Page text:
UK slips from first to fourth in UN e-government league table

Written by Sam Trendall on 26 July 2018 in News
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The UK has slipped from first to fourth place in the global digital government rankings published biennially by the United Nations.

The UK has slipped from first to fourth place in the global digital government rankings published biennially by the United Nations.

Top of the table in the 2018 report is Denmark, with an e-government development index of 0.915. Second is Australia on 0.9053, followed by South Korea on 0.901. The UK – which led the rankings in the 2016 report with an index of 0.9193 – could only manage fourth this time around, with a score of 0.8999.  

The top 10 was completed by Sweden (0.8882), Finland (0.8815), Singapore (0.8812), New Zealand (0.8806), France (0.8790), and Japan (0.8783).

The report claims that the ratings represent a “holistic” view of each country’s e-government set-up, based on three factors determining whether people can benefit from online information and digital services: quality of telecoms infrastructure; operational ability to promote and deploy technology; and availability of digital content and services.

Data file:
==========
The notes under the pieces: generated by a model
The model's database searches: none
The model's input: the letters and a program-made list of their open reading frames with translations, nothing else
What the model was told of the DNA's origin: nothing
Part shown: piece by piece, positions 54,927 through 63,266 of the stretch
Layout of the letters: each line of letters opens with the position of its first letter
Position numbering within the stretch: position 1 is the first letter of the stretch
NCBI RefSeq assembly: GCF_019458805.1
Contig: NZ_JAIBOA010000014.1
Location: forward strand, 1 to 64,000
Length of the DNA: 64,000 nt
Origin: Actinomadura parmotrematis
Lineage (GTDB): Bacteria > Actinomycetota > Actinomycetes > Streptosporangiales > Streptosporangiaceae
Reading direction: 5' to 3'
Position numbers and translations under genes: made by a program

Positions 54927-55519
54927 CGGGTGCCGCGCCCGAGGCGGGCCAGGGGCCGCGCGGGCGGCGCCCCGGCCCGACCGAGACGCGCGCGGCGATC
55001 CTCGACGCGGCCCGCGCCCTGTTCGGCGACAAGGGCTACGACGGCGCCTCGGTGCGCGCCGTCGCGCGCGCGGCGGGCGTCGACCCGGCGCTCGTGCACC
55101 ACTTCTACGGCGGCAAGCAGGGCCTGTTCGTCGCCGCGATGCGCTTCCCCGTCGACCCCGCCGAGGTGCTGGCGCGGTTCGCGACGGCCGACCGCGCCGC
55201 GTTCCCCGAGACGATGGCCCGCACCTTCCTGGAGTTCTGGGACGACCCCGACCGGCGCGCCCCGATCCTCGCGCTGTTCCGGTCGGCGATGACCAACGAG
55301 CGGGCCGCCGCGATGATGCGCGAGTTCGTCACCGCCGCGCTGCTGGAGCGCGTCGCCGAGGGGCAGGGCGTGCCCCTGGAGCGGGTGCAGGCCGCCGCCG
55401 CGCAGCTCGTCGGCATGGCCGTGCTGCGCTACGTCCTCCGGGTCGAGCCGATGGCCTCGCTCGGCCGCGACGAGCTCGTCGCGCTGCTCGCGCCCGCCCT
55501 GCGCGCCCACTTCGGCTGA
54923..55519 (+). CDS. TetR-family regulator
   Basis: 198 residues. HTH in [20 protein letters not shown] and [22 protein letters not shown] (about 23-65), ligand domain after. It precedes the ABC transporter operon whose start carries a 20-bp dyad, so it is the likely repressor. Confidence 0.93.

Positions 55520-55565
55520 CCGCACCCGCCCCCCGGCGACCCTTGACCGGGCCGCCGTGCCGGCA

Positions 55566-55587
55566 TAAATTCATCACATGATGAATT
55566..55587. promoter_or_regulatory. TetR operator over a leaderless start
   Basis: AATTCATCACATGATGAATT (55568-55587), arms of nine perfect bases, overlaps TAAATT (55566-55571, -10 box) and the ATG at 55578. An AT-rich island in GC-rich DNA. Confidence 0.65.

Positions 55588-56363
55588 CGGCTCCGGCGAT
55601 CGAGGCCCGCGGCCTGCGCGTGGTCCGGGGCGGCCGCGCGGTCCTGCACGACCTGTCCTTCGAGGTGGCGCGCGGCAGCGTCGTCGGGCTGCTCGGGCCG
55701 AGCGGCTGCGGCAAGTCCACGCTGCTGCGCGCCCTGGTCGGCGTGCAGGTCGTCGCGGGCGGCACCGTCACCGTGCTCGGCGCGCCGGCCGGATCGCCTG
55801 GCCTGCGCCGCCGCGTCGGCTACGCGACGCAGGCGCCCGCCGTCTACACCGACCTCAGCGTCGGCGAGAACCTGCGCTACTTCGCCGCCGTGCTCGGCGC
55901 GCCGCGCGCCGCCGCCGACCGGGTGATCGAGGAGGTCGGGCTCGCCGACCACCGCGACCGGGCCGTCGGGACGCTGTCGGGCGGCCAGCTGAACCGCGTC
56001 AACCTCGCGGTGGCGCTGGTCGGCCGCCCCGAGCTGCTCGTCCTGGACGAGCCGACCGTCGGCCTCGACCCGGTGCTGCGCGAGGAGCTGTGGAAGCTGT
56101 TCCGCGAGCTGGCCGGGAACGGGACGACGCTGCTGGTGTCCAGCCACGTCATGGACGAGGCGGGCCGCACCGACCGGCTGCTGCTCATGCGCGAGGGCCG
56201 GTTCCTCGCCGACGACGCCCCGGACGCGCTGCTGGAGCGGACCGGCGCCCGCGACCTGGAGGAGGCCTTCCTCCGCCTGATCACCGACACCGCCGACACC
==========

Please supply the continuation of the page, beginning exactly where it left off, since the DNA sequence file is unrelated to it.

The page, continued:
On this first metric, dubbed the Online Service Index, the UK scored 0.9792. On the second, the Human Capital Index, the country was awarded 0.92, while the third, the Telecommunications Infrastructure Index, brought a score of 0.8004.


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The mean overall score across all countries was 0.55 – up from 0.47 in 2016. In the last report there were 29 countries with what the UN considers to be a ‘very high’ e-government score of 0.75 or above. This figure has now risen to 40. 

The report said that, since at least 2014, all 193 UN member states “have been delivering some form of online presence”.

This year marks the tenth publication of the report, which the UN first compiled in 2001.

“E-government has been growing rapidly over the past 17 years since the first attempt of the
United Nations to benchmark the state of e-government,” the report said. “The 2018 Survey highlights a persistent positive global trend towards higher levels of e-government development.”

But the report also warned of a worldwide risk that “the public sector is inadvertently creating new digital divides by advancing e-government services at the expense of those who cannot take advantage of them”.

To illustrate this, the UN report pointed to a survey conducted by the BBC and industry group Go ON UK, which found that 21% of the UK population lack the skills to use email and search engines, or to buy things online.

“There are non-technology related measures that could ensure that e-government benefits reach those who are the furthest behind,” the report said. “It is important that governments use various communication mediums such as call centres and community centres to serve vulnerable groups.”

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Sam Trendall is editor of PublicTechnology

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